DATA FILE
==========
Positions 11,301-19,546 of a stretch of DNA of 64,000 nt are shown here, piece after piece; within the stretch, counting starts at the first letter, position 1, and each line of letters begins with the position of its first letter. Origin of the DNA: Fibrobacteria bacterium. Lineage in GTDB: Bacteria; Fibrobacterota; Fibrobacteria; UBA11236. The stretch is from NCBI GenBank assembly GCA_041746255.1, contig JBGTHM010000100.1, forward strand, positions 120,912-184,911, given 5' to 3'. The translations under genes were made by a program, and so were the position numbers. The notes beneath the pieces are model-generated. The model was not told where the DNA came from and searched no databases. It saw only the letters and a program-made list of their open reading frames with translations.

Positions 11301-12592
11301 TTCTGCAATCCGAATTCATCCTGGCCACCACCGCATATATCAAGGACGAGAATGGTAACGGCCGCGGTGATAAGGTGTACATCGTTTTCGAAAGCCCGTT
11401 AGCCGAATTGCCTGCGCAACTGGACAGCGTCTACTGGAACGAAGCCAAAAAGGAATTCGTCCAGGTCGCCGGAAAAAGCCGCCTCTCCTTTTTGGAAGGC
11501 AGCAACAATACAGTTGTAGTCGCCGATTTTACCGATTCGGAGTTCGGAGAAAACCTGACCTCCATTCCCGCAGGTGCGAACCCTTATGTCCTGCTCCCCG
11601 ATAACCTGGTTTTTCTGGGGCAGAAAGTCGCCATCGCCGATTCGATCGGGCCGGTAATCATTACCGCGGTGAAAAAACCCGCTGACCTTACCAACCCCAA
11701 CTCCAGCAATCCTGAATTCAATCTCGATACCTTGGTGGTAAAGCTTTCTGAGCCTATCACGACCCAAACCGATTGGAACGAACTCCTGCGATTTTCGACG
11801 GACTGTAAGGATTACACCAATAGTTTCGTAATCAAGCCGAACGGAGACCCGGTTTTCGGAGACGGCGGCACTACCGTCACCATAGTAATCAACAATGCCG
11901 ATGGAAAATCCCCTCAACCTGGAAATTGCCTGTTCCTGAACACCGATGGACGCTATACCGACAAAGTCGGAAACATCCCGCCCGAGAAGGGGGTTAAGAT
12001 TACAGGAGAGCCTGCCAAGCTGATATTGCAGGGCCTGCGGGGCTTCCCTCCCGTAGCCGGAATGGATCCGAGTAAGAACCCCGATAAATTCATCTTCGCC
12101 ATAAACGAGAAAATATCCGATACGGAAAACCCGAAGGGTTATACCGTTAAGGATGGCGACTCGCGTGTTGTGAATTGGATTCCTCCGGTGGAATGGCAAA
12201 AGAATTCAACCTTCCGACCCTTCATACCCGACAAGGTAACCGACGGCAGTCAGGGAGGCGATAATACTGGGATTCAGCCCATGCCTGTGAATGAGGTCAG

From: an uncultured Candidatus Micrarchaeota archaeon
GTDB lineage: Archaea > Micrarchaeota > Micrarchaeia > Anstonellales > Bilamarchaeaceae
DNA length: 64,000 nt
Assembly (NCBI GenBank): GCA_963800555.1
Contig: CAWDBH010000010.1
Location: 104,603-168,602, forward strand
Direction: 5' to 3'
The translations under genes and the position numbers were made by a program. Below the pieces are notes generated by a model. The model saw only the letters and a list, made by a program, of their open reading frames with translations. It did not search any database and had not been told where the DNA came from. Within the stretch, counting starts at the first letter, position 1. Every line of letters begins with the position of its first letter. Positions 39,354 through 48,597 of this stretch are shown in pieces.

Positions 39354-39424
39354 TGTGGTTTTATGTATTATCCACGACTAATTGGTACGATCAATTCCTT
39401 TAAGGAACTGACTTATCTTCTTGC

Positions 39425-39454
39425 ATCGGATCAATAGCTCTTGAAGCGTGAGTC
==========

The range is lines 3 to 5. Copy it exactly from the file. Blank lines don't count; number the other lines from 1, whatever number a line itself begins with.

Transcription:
11301 TTCTGCAATCCGAATTCATCCTGGCCACCACCGCATATATCAAGGACGAGAATGGTAACGGCCGCGGTGATAAGGTGTACATCGTTTTCGAAAGCCCGTT
11401 AGCCGAATTGCCTGCGCAACTGGACAGCGTCTACTGGAACGAAGCCAAAAAGGAATTCGTCCAGGTCGCCGGAAAAAGCCGCCTCTCCTTTTTGGAAGGC
11501 AGCAACAATACAGTTGTAGTCGCCGATTTTACCGATTCGGAGTTCGGAGAAAACCTGACCTCCATTCCCGCAGGTGCGAACCCTTATGTCCTGCTCCCCG